Waymo today announced that it is moving towards a fully electric vehicle-powered fleet for its Waymo One ride-hailing service, as the Jaguar I-PACE replaces older vehicles.
In a blog post, Waymo confirms plans to retire its previous-generation fleet of vehicles used for ride-hailing, which consists of modified Chrysler Pacifica minivans. The hybrid vehicles have been on the road since 2016. Waymo later introduced a Jaguar I-PACE equipped with self-driving tech that went on to share the road with the older, partially gas-powered vans.
Waymo in 2018 ordered over 60,000 Pacifica minivans outfitted with its self-driving tech, but less than 1,000 were ultimately built, and mostly used in Arizona for Waymo One.
Going forward, Waymo will rely completely on the fully electric Jaguar I-PACE vehicles, its fifth-generation design.
Waymo explains that this transition also sees the company joining the White House’s “EV Acceleration Challenge” which pushes businesses to deploy all-EV fleets.
The company notes that, as these vehicles are used for ride-hailing, their environmental impact can be maximized compared to privately-owned EVs which spend “95%” of their time parked. Waymo also says that “hailing a fully autonomous ride with Waymo may be the easiest way to access an EV.”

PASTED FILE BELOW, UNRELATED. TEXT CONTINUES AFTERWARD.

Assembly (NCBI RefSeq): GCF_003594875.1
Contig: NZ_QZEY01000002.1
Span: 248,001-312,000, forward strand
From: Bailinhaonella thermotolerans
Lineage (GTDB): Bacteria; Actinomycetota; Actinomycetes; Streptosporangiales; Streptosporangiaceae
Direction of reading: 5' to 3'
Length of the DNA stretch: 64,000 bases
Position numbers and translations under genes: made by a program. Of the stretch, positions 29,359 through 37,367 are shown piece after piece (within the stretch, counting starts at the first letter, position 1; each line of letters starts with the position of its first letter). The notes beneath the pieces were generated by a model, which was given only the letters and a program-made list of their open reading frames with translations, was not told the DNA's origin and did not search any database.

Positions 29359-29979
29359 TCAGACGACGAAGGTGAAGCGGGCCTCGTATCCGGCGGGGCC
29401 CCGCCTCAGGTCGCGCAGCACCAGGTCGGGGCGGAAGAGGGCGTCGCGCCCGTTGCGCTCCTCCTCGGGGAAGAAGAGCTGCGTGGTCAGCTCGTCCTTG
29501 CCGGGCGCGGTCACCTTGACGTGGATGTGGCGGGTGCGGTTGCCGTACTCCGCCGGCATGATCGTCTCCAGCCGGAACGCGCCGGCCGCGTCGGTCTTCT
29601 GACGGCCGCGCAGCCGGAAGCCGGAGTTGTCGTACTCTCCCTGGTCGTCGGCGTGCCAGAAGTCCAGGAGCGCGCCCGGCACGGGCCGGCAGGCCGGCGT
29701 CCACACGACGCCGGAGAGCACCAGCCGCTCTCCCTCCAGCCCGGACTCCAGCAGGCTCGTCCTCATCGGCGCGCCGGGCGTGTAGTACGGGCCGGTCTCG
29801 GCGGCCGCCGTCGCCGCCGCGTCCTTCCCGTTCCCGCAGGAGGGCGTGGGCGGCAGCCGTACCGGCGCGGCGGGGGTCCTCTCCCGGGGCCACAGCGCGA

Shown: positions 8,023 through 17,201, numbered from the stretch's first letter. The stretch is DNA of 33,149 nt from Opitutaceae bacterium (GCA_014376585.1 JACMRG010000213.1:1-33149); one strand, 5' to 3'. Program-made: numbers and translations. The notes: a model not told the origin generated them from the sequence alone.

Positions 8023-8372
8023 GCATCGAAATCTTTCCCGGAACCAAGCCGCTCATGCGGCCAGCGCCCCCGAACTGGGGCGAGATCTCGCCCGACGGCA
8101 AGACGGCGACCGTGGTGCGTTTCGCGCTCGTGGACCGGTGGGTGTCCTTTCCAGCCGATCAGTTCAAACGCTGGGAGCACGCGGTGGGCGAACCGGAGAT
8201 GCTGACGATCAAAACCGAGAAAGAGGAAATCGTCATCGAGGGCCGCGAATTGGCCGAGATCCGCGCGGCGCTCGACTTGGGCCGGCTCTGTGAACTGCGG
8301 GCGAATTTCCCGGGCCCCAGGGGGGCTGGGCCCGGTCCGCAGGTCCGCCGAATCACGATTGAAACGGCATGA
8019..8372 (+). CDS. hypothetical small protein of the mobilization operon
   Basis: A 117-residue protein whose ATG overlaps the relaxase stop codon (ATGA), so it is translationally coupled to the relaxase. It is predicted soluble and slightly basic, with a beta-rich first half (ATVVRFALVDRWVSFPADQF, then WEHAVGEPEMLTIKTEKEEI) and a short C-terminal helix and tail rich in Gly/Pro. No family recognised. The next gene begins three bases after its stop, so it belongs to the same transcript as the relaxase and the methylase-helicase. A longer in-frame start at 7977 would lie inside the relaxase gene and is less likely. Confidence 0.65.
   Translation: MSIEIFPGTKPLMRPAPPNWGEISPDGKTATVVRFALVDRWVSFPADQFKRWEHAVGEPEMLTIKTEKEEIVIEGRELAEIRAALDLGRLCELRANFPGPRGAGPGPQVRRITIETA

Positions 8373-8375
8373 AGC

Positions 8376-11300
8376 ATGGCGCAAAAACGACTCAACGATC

Electric vehicles like the I-PACE generate less carbon emissions than their gas counterparts, but with the average vehicle in the U.S. parked 95% of the time, their full benefits are often unrealized. We believe that autonomous EVs efficiently driven around the clock can maximize those environmental benefits with a significantly higher vehicle utilization. Taking it a step further, our EV fleet is matched with 100% renewable energy, which enables us to provide a zero-emission ride-hailing service to our customers.
Waymo further says that this transition will allow the company to “better optimize our technical and operational support to be more efficient” as it prepares future vehicles on the ZEEKR mobility platform.
More on Waymo:
- Waymo lays off over 130 employees in second round of cuts so far this year
- Waymo starts autonomous testing in LA with no human driver
- Waymo marks 1 million miles with ‘no human driver on public roads’
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